We've lately had a spate of newsworthy despicable behavior by people in official positions, leading to calls for accountability which in turn raise some issues I discussed last year about the nature and meaning of accountability. There is the latest behavioral obscenity by young troops in Afghanistan, who posed for pictures with parts of an enemy's dismembered body. There is the caper with the prostitutes of Cartagena, involving members of the Secret Service and the military. Then of course there is the over-the-top outrage of some people in the General Services Administration deciding to have an expensive frolic in Las Vegas at the taxpayers' expense. (Much of the thirst for accountability for that last incident was quenched when the head of GSA fired a couple of her senior subordinates and then resigned.)
My National Interest colleague Jacob Heilbrunn has laid into the Secret Service for the Colombian prostitution scandal, saying that “heads need to roll.” Andrew Bacevich has taken a similar tack with the military for a variety of failures and contretemps such as the body-parts incident in Afghanistan, arguing that commanders should be held strictly accountable for everything that happens in their commands. Sounds simple, doesn't it? When bad things happen, isn't punishing someone a way to keep similar bad things from happening again?
But accountability isn't that simple; it's complicated. And whether punishments improve the future performance of government institutions gets even more complicated, in ways that I explored in my earlier offering on the subject. When bad things happen in governmental organizations, sometimes this is because someone screwed up, but sometimes not. And even when there clearly has been not only a screw-up but outright misbehavior, as there was in all the aforementioned cases, how far should accountability extend? Bacevich concedes that “we should not overstate the reach of command authority,” which is a mild way of stating the fact that most lower-level behavior is out of sight and effectively out of the control of even the most diligent and hands-on senior leader. So what good does it do, in terms of improving future performance, to punish that leader? Moreover, if merely being somewhere under someone's command is sufficient reason to hold that someone accountable in terms of punishment, then how far up do we go? If we don't draw a line, that would mean every piece of misbehavior in the executive branch of the federal government could lead to impeachment of the president. If we do draw a line, what is the rationale for drawing it at one particular level rather than a level or two higher up or lower down?
Amid these uncertainties, applying the principle that anyone with command authority should be held accountable regardless of whether that person had direct knowledge or control of the objectionable situation encourages a kind of game among senior leaders, the object of which is to jump into head-rolling action quickly enough so that one fires people below before one can be fired by anyone above. That draws the line for accountability just below the level of the game player. Former secretary of defense Robert Gates, to whom Bacevich refers approvingly, was a master at playing that game. It enabled him, whenever something within his span of authority went wrong and happened to cause a public flap, to be perceived publicly as part of the solution rather than as part of the problem. It warded off any suggestions that if the hold-authority-accountable principle were to be applied consistently, Gates himself should be held accountable for malfeasance in the department he headed.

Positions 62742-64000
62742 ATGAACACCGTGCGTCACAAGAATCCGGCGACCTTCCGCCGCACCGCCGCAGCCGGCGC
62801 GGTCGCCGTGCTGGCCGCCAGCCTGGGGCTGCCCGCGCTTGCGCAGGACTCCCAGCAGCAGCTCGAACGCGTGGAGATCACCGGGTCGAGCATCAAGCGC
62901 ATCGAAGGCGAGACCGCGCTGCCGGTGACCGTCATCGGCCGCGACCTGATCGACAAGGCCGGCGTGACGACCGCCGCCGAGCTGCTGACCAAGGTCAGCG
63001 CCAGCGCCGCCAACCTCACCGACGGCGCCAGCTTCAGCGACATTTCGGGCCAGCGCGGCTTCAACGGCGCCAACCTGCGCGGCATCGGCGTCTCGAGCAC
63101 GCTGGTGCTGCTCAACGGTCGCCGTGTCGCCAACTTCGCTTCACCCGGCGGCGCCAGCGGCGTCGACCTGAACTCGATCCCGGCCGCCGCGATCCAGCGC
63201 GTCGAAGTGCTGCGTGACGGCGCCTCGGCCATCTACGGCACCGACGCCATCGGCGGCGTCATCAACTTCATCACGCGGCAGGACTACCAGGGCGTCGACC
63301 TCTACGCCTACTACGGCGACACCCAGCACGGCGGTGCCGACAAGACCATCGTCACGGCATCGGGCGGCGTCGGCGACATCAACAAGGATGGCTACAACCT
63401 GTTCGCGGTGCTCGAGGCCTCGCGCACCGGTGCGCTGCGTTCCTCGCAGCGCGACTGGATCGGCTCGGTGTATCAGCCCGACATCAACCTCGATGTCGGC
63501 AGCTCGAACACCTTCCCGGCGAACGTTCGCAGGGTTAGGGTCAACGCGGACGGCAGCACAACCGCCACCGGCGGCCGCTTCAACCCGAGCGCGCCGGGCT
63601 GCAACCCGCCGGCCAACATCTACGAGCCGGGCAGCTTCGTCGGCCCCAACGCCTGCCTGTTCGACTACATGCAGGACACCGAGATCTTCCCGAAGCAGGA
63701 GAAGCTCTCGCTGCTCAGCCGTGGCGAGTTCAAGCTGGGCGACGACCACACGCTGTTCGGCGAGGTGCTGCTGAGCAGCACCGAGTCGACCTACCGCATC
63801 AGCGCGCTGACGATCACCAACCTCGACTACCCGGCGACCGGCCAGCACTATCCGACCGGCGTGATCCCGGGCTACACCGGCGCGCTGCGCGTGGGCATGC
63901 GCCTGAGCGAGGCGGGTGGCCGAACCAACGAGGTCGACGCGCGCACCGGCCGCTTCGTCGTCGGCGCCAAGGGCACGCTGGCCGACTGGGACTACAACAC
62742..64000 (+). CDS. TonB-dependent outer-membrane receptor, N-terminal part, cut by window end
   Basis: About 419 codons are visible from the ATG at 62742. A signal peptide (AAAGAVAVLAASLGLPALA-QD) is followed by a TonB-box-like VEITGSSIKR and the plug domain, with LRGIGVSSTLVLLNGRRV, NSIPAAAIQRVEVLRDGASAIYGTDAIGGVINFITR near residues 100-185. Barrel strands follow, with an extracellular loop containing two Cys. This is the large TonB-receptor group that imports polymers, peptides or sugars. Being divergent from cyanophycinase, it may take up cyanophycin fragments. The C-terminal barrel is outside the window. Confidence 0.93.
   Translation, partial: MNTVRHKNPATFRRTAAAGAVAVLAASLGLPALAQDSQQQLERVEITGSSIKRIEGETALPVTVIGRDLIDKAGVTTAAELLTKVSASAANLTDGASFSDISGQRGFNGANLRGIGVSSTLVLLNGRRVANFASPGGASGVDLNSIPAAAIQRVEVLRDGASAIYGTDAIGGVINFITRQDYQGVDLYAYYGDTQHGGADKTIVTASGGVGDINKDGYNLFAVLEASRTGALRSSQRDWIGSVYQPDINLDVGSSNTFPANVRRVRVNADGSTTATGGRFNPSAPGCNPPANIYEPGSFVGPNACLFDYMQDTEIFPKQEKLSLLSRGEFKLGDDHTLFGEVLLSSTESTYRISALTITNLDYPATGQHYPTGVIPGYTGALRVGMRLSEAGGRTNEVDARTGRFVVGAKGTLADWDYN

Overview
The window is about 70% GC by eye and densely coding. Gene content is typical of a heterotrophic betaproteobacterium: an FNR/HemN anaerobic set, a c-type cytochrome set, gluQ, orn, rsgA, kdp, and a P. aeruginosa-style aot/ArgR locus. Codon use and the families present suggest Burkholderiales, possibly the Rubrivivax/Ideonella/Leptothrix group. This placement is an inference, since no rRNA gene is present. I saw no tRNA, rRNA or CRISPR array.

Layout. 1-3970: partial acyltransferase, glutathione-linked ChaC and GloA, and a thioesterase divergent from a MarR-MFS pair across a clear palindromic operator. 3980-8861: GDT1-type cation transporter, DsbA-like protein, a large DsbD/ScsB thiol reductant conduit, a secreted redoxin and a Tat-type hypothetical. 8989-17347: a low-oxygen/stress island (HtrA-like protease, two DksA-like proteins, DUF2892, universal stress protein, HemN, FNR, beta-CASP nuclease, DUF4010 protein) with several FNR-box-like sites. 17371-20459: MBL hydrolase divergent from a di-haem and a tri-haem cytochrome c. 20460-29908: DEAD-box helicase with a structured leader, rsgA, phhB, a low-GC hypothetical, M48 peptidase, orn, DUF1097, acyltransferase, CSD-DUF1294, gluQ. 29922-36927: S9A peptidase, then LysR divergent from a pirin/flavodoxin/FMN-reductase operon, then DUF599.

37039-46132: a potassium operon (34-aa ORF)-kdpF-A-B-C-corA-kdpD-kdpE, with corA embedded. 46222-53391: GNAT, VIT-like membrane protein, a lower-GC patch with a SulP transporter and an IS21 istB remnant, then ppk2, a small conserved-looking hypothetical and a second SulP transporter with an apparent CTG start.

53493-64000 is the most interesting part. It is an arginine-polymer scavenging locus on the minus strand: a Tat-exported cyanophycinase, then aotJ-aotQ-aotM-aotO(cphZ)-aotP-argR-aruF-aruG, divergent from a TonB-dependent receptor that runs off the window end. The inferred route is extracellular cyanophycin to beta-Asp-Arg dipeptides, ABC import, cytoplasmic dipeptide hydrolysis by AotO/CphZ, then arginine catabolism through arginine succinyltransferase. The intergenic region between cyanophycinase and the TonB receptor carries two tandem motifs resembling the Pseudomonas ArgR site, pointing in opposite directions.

The Washington Post has run a profile on Paula Reid, the Secret Service's boss for the South American region and as such in the thick of activity involving the Cartagena scandal. Blanket application of the hold-authority-accountable principle would seem to suggest that her head should be one of those to roll. But the Post's profile is very favorable, depicting an officer who not only had a strong record of performance prior to this year but also responded vigorously to what her underlings in Colombia had done. So does that mean accountability should stop at a lower level? And if the Post's description is to be believed, what does that mean for how we should judge the performance of more senior levels? If the director of the Secret Service placed such a capable officer in this important position before the Cartagena incident, what more could he have been expected to do—without circumventing and undermining his own senior subordinates—to see to it that operations in Colombia were conducted properly?
The director, Mark Sullivan, over the past few days “has gone out of his way to make himself accessible to members of Congress,” according to the New York Times. The chairman of the House Homeland Security Committee, Peter King, said, “He woke me up at 5:15 in the morning this week. . . . I felt like telling him, ‘Mark, let me sleep.’ ” This hyperactivity in front of Sullivan's overseers might be a mark of a very diligent and capable director, or it may have less to do with running the Secret Service well than with the public-relations game of being perceived as part of the solution rather than part of the problem. I do not know which it is. Mr. King's committee, through careful investigation backed by subpoena power, might be able to get some idea which it is.
Image: Medill DC